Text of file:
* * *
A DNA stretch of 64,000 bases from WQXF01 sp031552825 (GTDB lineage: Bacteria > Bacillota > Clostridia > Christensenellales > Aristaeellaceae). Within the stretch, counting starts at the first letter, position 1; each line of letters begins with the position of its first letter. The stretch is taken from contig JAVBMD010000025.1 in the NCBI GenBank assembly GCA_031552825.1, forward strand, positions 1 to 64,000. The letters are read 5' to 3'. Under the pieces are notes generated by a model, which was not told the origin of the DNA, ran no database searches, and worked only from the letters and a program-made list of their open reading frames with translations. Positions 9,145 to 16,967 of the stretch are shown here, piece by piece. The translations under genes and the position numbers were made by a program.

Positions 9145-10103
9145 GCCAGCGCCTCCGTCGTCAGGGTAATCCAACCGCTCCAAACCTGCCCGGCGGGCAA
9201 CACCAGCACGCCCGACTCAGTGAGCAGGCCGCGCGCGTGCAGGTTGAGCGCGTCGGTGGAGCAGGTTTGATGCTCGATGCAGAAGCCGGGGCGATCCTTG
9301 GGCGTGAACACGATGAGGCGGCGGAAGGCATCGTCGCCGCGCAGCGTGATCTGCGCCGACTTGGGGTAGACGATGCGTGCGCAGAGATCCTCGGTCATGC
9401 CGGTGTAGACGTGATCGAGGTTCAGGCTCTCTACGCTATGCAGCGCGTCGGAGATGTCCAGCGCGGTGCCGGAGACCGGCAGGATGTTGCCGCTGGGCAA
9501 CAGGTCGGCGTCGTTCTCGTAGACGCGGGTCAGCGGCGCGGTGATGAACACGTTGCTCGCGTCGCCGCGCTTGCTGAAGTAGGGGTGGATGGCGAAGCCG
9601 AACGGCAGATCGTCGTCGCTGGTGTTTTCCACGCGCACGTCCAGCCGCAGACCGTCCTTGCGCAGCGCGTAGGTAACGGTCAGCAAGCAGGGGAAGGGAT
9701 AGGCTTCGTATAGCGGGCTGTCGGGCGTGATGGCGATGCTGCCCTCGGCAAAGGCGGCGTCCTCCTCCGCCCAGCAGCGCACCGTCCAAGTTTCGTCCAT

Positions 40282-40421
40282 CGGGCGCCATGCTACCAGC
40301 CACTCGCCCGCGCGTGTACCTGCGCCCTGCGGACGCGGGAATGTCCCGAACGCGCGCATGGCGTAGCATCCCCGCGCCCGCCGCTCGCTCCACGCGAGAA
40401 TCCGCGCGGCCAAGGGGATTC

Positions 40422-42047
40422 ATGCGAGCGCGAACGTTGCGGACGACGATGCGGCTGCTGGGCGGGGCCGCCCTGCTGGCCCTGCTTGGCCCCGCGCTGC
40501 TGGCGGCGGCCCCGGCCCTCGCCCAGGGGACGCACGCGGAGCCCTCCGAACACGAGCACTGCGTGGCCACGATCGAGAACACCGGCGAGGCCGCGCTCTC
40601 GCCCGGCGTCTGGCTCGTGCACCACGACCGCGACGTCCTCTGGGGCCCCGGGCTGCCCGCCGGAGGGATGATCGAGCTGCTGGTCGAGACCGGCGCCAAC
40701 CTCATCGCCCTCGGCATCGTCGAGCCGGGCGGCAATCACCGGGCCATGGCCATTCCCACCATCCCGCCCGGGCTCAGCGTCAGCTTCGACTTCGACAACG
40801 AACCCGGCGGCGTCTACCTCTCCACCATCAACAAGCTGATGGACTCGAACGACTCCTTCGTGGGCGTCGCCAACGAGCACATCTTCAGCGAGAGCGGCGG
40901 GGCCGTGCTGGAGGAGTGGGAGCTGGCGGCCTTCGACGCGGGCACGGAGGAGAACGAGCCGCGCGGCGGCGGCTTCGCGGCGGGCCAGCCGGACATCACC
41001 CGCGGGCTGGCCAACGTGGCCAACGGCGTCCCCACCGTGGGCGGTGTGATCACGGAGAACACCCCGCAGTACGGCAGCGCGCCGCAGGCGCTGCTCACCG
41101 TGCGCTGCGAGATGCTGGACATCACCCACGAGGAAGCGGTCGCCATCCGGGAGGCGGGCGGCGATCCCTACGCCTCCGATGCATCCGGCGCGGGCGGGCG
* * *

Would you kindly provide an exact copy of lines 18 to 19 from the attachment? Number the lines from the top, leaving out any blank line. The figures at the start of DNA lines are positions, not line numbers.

40701 CTCATCGCCCTCGGCATCGTCGAGCCGGGCGGCAATCACCGGGCCATGGCCATTCCCACCATCCCGCCCGGGCTCAGCGTCAGCTTCGACTTCGACAACG
40801 AACCCGGCGGCGTCTACCTCTCCACCATCAACAAGCTGATGGACTCGAACGACTCCTTCGTGGGCGTCGCCAACGAGCACATCTTCAGCGAGAGCGGCGG